Jim Robison's work is primarily ceramic sculpture - including small and large individual pieces, slabware vessels, and public commissions.
Current work is influenced by history, environment and process:
History - as found in geology, (natural processes of rock formation and weathering), and man's activities (structures, buildings and social events).
Environmental influences include the shape, colour and texture of surroundings, to which my Pennine Mountain location contributes much (particularly the dark dry stone walls and the patterns created upon the bright green fields).
Process refers to both the act of making (what happens during the manipulation of clay, slip, and glaze - always with one eye on the possible effects of firing!) and an awareness of the passage of time, changes that occur with events of nature and history. Individual slab pieces are created through a process, which includes using an antique mangle to roll and re-roll prepared sheets of clay. This creates broken edges and areas, which are stretched and stressed, generating their own feeling of history.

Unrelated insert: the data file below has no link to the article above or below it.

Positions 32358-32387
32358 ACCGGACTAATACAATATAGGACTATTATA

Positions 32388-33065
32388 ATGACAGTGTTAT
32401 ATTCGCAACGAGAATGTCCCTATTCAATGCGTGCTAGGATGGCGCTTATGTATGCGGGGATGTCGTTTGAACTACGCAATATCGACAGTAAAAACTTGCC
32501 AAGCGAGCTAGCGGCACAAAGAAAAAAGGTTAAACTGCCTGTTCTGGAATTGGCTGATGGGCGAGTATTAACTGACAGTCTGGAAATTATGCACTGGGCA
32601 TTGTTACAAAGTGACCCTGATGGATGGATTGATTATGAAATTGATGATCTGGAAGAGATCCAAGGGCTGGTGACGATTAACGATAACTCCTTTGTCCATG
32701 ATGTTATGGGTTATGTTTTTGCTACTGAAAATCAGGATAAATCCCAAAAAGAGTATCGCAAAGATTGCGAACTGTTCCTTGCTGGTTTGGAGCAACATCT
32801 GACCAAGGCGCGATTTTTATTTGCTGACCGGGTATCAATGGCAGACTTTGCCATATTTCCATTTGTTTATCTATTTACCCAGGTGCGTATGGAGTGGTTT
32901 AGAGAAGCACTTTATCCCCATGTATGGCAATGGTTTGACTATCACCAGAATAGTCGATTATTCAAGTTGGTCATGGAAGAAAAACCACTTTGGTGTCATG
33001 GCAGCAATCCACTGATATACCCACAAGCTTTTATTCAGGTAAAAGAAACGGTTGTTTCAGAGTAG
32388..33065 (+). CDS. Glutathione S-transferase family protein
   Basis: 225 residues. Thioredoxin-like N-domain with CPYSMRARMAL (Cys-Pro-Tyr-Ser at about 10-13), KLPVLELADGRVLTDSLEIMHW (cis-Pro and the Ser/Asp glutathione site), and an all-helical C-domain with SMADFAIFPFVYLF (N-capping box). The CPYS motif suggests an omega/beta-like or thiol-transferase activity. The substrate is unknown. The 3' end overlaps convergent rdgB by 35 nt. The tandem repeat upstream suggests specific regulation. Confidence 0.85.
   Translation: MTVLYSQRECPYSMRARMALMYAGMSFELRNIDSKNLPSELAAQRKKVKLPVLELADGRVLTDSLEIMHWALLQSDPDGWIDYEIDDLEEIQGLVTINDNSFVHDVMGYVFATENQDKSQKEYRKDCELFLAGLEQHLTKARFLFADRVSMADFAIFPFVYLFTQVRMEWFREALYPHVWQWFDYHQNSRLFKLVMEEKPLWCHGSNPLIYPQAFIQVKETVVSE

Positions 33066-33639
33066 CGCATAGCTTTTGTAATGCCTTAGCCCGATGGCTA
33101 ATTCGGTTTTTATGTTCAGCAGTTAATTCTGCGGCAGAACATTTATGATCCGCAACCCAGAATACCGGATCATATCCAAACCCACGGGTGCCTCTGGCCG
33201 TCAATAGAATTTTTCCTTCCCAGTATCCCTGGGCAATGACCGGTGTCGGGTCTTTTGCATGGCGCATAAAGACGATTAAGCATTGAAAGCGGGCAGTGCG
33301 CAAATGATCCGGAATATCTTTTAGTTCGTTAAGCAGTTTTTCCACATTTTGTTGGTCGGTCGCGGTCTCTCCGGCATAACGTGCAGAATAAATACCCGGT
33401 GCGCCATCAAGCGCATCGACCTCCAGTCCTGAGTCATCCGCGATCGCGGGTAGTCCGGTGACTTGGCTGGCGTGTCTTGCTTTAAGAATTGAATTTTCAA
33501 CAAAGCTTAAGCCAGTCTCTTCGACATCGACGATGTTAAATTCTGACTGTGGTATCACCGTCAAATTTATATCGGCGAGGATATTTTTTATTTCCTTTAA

Slips are painted, combed, sponge printed and stencilled onto the clay providing contrasting colours and these are emphasised by applications of up to six glazes and the firing in the reduction atmosphere of a large gas kiln. Commissions often give me the chance to relate to particular locations, events and people, with an inevitable review of one's own place within the context of human activity. A challenge is enjoyed.
Undertaken for individuals (indoor or outdoor sites), businesses and
Existing sites include:
Cambridge, London, Wilmslow, Wakefield , Jorvik Viking Museum in York, and most recently, relief sculptures for the entrance foyer of the Civic Hall in the local community of Holmfirth.
Exhibits extensively in the UK and Europe.
Studio Ceramics, Victoria and Albert Museum
Contemporary Ceramics Gallery, London
Rufford Craft Centre, Nottinghamshire
Tilbury Gallery, Belgium
Kremple Gallery, Germany
Amphora Gallery, Holland